Monday, March 23, 2015
Last week, 24 year old rookie linebacker Chris Borland retired from the 49ers stating he had too many concerns about injuries, especially concussive episodes. He decided his health was more important to him than a big paycheck. Just a short time before his decision, seven-time Pro-Bowler Patrick Willis, just 30 years old also retired from the 49ers citing health and injury concerns. As he said, “I have no regrets . . . [I don’t want to] barely walk.” Over the past few months at least five players under 30 have quit the NFL for health concerns. However, they also complained of burnout, a condition that easily plagues those who play for years under a heavy scheduling burden and the constant risk of injury. Even as these players finally begin to have a monetary reward for their efforts, they are worn out both in body and in mind. As I mentioned last week, the English Premier League realized they needed to address these issues for their youth players if they expected to retain the best into the professional ranks. Consider that these professional athletes have already spent up to a quarter century playing their sport, often overshadowing all other aspects of their lives including schooling, social contacts, family life and hobbies. They have spent as much time playing before their third decade of life as many of us spend in our adult jobs before we retire. If they remain in their sport, they may make a big check, but they may also risk their quality of life for the next four or five decades.
We parents deal with our youth players exhibiting burnout as young as seven or eight. When kids have to give up a bike ride with friends, watching their favorite after-school TV show or down time in order to complete homework after a practice, they will grumble and/or show anxiety. This manifests itself in refusing to go to practices, breaking into tears easily at the slightest roadblock or slight, clinging and hanging back. Some of these behaviors could be shyness and feeling intimidated, but in general kids who begin a sport enthusiastically and then slide into reticence are experiencing a form of burnout. In these cases, burnout isn’t overdoing a sport in the classic sense, but feeling as if the sport is intruding on the rest of their lives. If a child has several activities on top of a sport, or plays several sports, then he or she may try to shed one or two of these to stop feeling overwhelmed. Astute parents need to recognize when this is happening and address it without adding even more pressure.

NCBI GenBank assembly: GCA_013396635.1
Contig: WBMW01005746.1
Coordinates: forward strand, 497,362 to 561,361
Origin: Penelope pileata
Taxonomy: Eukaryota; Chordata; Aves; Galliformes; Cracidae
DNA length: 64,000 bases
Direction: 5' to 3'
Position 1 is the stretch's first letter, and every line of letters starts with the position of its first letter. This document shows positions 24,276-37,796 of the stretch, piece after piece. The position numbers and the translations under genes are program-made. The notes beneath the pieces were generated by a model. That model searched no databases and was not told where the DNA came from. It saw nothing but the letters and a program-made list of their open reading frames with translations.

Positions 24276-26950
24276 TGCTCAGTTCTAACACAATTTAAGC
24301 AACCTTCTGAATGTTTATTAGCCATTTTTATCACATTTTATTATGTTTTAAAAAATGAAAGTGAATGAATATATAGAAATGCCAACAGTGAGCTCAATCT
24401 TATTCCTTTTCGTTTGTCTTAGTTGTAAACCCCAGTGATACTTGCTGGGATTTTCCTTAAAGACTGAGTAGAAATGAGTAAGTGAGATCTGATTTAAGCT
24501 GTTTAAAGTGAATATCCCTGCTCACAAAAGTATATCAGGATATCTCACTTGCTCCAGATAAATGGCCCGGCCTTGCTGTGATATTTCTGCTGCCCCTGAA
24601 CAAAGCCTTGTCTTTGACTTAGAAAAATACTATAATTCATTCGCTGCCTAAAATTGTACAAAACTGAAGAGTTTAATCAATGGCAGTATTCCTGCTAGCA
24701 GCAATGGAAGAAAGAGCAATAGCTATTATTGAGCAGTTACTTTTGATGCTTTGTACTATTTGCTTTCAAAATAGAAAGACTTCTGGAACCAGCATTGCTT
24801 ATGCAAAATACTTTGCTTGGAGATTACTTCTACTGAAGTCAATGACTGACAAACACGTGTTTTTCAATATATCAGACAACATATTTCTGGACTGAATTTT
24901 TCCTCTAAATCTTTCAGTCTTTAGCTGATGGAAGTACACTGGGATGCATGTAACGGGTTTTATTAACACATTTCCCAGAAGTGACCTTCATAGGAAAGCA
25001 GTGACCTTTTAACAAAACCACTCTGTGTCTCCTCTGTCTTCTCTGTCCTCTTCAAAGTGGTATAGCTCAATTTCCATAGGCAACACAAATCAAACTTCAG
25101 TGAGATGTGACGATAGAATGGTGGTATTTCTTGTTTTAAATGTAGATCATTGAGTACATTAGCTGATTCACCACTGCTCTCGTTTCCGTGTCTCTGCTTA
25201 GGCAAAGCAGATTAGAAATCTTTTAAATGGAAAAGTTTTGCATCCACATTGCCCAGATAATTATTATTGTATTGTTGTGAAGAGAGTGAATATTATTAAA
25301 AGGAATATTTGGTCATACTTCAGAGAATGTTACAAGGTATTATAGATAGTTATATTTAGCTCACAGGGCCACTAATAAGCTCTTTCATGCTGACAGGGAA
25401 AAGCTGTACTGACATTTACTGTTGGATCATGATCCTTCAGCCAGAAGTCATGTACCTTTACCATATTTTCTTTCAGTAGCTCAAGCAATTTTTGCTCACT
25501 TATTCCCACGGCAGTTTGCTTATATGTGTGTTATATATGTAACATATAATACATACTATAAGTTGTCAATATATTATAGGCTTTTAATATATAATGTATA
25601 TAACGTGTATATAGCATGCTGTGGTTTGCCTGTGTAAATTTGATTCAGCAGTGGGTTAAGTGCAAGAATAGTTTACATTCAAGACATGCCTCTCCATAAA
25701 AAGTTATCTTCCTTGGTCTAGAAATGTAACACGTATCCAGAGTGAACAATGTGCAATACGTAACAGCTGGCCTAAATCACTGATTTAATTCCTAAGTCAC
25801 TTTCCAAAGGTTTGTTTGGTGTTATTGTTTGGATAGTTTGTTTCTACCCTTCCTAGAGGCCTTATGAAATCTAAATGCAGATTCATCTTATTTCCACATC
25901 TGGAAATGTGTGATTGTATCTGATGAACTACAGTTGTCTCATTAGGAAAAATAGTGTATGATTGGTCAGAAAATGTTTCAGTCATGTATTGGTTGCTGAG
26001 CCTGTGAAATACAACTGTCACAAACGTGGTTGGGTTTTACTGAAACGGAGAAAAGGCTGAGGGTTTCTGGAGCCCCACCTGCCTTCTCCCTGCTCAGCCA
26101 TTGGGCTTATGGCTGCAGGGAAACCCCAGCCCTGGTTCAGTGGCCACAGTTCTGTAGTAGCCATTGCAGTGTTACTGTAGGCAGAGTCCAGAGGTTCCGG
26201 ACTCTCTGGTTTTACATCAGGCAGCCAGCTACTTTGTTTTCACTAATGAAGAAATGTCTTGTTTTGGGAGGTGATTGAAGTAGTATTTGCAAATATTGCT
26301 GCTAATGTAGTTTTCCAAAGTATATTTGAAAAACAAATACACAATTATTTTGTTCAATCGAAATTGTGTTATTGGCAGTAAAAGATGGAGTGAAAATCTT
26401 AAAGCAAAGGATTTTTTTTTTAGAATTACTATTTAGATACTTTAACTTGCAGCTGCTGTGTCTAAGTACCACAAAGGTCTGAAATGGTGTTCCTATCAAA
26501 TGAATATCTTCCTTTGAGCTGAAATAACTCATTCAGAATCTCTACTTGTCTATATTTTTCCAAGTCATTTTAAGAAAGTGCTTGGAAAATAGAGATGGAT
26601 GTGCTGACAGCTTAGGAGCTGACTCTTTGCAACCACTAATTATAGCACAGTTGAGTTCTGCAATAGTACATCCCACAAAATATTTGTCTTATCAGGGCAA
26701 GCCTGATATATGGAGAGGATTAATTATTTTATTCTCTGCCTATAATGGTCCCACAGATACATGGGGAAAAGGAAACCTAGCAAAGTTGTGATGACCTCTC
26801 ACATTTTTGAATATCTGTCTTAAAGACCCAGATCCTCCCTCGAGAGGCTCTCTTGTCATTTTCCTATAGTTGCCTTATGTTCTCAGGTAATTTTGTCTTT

As children advance in their skills, they will also advance in time demands. Two one-hour practices a week with one match morph into three or four 90 minute practices a week with two matches. Additionally they may be expected to train extra outside of scheduled practices including weight training, running, backyard dribbling or studying instructional films. Parents, in an attempt to help their children compete, will hire private instructors or put them in intense physical training programs, adding to the stresses and stealing more precious time. The more that’s invested in the child and the sport, the more reluctant both parent and children are to walk away even if the tensions are tremendous. At the same time, parents may also begin to feel some burnout with the constant scheduling, carpooling, cheerfulness at game after game and the financial demands. It may be that we can unknowingly transfer our burnout to our kids, especially if they are a bit on the hesitant side and still discovering their passion.
Progressing through the youth ranks can propel a player to high school and college teams which bring both honor and another set of pressure. Now a player is expected to not only represent their institution on the field but in the classroom as well. They need to juggle excellence in play and excellence in studies. Players have to meet eligibility requirements for both grades and credits in order to keep playing, and in the case of college players, to maintain their scholarship. Those expectations now require hours and hours of devotion. Passion for the game is important, but often it can be that players don’t feel so much passion as they do obligation – they need to see the investment through even though they are no longer joyful. They may fear disappointing their parents, school mates and coaches if they express hesitancy. Parents will also feel the obligation for their child to continue both because of the monetary investment and their own ego investment in their child’s achievements. Therefore, kids can be burned out, but not willing to give out.